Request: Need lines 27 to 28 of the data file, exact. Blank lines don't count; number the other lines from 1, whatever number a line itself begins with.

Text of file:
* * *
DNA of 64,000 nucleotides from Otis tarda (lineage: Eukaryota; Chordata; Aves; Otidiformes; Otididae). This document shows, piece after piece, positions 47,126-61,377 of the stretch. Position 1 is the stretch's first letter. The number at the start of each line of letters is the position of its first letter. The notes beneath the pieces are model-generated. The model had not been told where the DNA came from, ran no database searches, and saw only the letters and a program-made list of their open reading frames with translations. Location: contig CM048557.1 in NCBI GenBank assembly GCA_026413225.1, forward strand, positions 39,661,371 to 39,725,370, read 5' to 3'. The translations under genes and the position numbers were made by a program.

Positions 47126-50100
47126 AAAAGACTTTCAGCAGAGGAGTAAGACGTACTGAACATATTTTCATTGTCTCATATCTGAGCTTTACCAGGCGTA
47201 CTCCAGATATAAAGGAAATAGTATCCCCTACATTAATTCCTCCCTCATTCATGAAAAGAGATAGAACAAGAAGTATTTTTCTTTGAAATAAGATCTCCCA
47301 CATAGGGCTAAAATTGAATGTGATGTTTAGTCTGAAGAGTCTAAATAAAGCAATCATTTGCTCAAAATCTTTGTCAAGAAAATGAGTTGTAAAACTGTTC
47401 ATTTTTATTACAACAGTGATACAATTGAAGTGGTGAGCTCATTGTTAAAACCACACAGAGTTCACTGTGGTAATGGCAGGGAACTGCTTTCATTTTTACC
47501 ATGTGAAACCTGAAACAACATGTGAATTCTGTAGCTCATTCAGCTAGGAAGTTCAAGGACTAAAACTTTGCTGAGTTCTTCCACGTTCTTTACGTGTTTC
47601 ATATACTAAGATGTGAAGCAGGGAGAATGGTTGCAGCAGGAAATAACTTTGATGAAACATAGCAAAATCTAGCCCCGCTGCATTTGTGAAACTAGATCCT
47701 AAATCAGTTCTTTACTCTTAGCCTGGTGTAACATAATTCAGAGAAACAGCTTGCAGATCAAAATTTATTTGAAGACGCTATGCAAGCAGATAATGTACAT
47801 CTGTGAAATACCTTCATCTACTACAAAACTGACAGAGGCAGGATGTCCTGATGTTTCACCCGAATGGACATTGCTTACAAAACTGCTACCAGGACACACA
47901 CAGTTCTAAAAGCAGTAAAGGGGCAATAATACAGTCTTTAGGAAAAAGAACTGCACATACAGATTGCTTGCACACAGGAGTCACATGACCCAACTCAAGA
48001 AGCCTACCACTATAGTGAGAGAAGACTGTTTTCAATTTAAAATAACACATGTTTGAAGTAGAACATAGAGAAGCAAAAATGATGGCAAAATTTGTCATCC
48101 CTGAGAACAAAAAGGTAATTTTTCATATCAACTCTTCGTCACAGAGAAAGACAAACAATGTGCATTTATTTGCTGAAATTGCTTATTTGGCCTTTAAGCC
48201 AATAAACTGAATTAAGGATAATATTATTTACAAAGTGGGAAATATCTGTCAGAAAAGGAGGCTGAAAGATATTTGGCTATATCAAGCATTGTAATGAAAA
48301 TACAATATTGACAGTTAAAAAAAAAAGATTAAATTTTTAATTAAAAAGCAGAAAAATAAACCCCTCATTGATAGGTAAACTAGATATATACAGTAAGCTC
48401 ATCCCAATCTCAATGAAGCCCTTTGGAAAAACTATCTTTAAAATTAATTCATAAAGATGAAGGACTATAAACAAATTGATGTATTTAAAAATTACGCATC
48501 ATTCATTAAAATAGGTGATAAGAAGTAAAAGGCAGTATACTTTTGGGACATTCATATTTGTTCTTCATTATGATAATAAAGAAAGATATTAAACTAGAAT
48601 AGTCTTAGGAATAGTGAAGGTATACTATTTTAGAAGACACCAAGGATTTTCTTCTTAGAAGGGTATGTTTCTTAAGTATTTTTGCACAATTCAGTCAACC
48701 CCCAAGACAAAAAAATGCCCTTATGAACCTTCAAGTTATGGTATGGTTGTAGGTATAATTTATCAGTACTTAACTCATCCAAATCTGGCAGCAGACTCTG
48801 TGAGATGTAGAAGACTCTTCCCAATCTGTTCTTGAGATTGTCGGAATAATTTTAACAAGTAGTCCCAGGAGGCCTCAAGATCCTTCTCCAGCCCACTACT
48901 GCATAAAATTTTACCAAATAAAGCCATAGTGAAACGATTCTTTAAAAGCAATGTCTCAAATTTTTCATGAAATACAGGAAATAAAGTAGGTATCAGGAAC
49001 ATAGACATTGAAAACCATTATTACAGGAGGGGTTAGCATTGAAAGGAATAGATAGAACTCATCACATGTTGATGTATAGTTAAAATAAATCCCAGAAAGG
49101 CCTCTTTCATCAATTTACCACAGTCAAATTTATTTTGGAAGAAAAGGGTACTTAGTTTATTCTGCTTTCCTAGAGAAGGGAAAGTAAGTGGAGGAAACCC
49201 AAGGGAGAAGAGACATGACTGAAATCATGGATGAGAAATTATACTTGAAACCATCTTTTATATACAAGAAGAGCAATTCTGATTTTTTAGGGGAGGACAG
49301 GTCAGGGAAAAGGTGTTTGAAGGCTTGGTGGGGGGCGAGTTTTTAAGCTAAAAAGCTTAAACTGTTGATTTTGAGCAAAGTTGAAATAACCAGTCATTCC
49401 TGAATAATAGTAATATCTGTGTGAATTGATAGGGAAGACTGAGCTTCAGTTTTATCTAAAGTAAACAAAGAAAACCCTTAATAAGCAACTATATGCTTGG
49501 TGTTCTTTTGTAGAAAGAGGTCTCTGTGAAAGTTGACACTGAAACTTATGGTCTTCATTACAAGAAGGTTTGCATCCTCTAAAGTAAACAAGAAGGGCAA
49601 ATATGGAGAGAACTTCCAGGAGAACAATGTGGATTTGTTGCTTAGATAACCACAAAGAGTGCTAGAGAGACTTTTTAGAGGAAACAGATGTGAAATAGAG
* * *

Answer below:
49501 TGTTCTTTTGTAGAAAGAGGTCTCTGTGAAAGTTGACACTGAAACTTATGGTCTTCATTACAAGAAGGTTTGCATCCTCTAAAGTAAACAAGAAGGGCAA
49601 ATATGGAGAGAACTTCCAGGAGAACAATGTGGATTTGTTGCTTAGATAACCACAAAGAGTGCTAGAGAGACTTTTTAGAGGAAACAGATGTGAAATAGAG